'A person's good acts cannot compensate for the bad acts. You cannot offset accounts.' -Chhay Soeun
In 1992, staff members of then fledgling ACLEDA Bank met to decide on the company's
logo. Hoping to spark an inspired discussion about ACLEDA's nascent mission, general
manager In Channy opened the floor to suggestions from his colleagues.
The room fell silent. War-weary and fearful, ACLEDA's earliest employees had struggled
for months to muster the dynamism needed to launch a financial institution.
Channy recounted the episode to Heather Clark in her engaging new monograph When
There Was No Money: Building ACLEDA Bank in Cambodia's Evolving Financial Sector.
"Okay, if no one has any ideas, let's choose the pig as our logo," Channy
said. "...In everything we do, people will see this pig as the symbol of what
we stand for. It's decided, then."
The prospect of a swinish letterhead jump-started the staff, and several hours of
lively debate ensued. Near midnight, it was decided that the hong bird would represent
ACLEDA to its customers in Cambodia. In Khmer folklore, the golden bird signifies
Thirteen years later, ACLEDA appears to have lived up to its logo. What started as
a donor-funded microfinance project for demobilized soldiers is today a nationwide
commercial retail bank network with US$81 million in its loan portfolio. Industry
observers applaud ACLEDA's rigorous ethical standards and principled corporate governance
structure. Moody Investor Services even rated ACLEDA-a first for a Cambodian commercial
Though perhaps not beach reading, When There Was No Money is a surprisingly interesting
book. Clark chronicled ACLEDA's unlikely rise in the mid-1990s against the backdrop
of Cambodia's broken national banking system and a financial market driven solely
by foreign aid. She interviewed dozens of longtime ACLEDA employees and outside advisers
for the project, and she wisely allowed those narratives to stand alone amid the
(sometimes jargonistic) analysis. (In one memorable account, a former loan officer
recalled her own anguish when her poor clients failed to repay their loans. "It
was my fault," she told Clark. "I made the loan. I should accept the responsibility.")
Khmer Rouge prohibitions on private property ownership and currency in the 1970s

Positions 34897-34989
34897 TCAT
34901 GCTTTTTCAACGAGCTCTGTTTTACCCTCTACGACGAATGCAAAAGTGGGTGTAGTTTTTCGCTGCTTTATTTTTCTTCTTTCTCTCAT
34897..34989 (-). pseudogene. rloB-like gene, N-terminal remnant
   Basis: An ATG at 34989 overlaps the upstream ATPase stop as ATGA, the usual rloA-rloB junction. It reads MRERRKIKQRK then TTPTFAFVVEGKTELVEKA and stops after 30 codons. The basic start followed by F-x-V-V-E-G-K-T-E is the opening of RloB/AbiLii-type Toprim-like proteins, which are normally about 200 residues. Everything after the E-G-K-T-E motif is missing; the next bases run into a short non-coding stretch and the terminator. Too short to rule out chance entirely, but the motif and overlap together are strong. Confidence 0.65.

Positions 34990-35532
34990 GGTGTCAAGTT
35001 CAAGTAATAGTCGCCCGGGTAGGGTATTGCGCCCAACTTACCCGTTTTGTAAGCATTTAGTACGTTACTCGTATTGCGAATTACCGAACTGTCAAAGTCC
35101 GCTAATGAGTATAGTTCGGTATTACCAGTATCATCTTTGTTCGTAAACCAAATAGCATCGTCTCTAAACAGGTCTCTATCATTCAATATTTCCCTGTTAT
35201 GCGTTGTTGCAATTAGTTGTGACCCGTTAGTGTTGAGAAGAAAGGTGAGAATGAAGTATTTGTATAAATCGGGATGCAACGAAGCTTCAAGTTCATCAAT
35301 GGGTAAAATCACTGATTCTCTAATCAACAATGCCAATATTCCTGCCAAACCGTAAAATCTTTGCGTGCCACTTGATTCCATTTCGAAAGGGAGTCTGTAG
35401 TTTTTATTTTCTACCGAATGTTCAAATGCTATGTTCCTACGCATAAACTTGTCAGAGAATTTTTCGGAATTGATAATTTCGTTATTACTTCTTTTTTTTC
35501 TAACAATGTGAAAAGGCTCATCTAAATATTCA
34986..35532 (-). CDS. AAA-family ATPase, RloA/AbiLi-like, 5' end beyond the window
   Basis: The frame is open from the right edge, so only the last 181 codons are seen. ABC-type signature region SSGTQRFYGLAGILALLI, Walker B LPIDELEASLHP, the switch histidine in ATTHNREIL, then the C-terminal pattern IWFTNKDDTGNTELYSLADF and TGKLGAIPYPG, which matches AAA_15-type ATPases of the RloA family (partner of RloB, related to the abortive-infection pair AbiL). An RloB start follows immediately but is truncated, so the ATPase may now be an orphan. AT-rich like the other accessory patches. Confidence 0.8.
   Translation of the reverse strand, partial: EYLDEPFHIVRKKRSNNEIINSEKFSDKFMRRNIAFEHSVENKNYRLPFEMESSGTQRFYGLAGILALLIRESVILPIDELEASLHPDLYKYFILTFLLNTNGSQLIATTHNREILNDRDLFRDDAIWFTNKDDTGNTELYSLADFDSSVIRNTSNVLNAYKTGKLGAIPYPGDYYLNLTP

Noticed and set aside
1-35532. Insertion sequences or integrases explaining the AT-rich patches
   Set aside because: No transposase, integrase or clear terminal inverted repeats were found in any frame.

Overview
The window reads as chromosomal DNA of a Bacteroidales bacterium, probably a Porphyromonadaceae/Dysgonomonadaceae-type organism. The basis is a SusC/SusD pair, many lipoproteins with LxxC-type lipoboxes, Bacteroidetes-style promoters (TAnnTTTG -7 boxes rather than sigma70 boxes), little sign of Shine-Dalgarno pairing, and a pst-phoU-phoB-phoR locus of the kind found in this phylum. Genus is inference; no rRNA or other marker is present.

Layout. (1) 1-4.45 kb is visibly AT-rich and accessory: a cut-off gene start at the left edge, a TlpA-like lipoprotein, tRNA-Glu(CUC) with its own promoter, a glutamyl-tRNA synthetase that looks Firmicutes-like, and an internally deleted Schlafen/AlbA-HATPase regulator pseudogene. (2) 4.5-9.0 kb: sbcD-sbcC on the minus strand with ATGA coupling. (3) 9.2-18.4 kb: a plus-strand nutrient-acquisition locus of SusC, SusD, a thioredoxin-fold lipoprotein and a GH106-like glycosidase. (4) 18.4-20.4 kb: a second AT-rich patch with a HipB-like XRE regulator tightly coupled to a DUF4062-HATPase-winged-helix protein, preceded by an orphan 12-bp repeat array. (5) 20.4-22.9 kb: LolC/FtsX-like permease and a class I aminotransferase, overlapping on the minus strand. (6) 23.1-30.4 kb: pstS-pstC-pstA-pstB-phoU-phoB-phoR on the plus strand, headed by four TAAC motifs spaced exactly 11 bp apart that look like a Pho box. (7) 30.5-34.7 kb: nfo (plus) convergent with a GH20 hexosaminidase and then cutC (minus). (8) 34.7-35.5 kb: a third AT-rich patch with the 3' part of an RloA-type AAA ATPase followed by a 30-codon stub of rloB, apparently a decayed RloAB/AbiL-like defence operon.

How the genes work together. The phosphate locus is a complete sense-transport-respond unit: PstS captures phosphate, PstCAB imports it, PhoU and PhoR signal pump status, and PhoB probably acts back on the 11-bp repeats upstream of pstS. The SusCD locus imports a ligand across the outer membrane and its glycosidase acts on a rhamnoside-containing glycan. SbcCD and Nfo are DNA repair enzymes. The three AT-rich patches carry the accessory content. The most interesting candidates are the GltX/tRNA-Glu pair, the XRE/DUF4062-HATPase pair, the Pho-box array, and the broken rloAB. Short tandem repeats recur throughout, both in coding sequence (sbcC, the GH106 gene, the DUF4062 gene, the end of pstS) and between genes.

decimated Cambodia's monetary network and drove most pecuniary activity underground.
When There Was No Money picks up nearly 20 years later, in 1992, in the Site II refugee
camp on the Thai border. The International Labor Organization and CARE International
recruited ACLEDA's future leaders-among them teachers, government planners, and mechanics-to
staff a business development project for decommissioned soldiers.
From the outset, ACLEDA's leaders refused to tolerate corruption. Explicit policies
prohibited employees from seeking bribes from customers, or paying bribes themselves.
Chhay Soeun, ACLEDA's finance department manager, linked the bank's hard line on
corruption to Buddhist teaching: "A person's good acts cannot compensate for
the bad acts," he said. "You cannot offset accounts."
Also in the early 1990s, the microfinance community grew increasingly divided between
two camps: One side favored a donor-sponsored alternative banking system for the
poor, with small loans targeted at small enterprise owners. The other side sought
independence from large donors, and instead envisioned a market-based commercial
operation for serving the poor.
According to Clark, ACLEDA's early incarnations - first as an NGO, and later as a
microfinance institution - targeted the poor with donor-sponsored funds. But over
time, ACLEDA evolved into a self-sufficient commercial financial institution, though
Clark's figures show the relative percentage of micro, small and medium-sized loan
customers remained stable from 1999 to 2004. In the book's introduction, Clark duly
disclosed her partiality toward the bank's market-driven approach. But she maintained
that commercial banks can accommodate poor customers, though she also acknowledged
that the drive for a higher rate of return serves to push institutions away from
"Business and development goals make for the uneasy alliance of microfinance,
" she wrote."
Though When There Was No Money was written for an audience of researchers, NGO professionals
and businesspeople, the book serves an equally important archival role for one of
Cambodia's most compelling business stories.